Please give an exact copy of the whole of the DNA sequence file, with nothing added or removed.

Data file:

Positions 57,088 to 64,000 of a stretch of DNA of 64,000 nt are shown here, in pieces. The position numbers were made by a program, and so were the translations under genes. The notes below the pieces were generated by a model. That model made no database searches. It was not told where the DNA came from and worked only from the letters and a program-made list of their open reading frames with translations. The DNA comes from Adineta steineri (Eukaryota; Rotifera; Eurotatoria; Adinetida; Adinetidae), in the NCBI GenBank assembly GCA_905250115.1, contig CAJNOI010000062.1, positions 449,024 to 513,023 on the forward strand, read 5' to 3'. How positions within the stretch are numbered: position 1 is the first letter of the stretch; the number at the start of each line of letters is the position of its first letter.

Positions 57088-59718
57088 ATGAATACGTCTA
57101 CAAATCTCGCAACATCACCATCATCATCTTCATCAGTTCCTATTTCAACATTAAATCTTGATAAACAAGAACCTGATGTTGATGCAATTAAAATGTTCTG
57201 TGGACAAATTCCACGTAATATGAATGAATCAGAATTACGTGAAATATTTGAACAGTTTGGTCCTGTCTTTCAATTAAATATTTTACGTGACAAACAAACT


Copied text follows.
Positions 57,088 to 64,000 of a stretch of DNA of 64,000 nt are shown here, in pieces. The position numbers were made by a program, and so were the translations under genes. The notes below the pieces were generated by a model. That model made no database searches. It was not told where the DNA came from and worked only from the letters and a program-made list of their open reading frames with translations. The DNA comes from Adineta steineri (Eukaryota; Rotifera; Eurotatoria; Adinetida; Adinetidae), in the NCBI GenBank assembly GCA_905250115.1, contig CAJNOI010000062.1, positions 449,024 to 513,023 on the forward strand, read 5' to 3'. How positions within the stretch are numbered: position 1 is the first letter of the stretch; the number at the start of each line of letters is the position of its first letter.

Positions 57088-59718
57088 ATGAATACGTCTA
57101 CAAATCTCGCAACATCACCATCATCATCTTCATCAGTTCCTATTTCAACATTAAATCTTGATAAACAAGAACCTGATGTTGATGCAATTAAAATGTTCTG
57201 TGGACAAATTCCACGTAATATGAATGAATCAGAATTACGTGAAATATTTGAACAGTTTGGTCCTGTCTTTCAATTAAATATTTTACGTGACAAACAAACT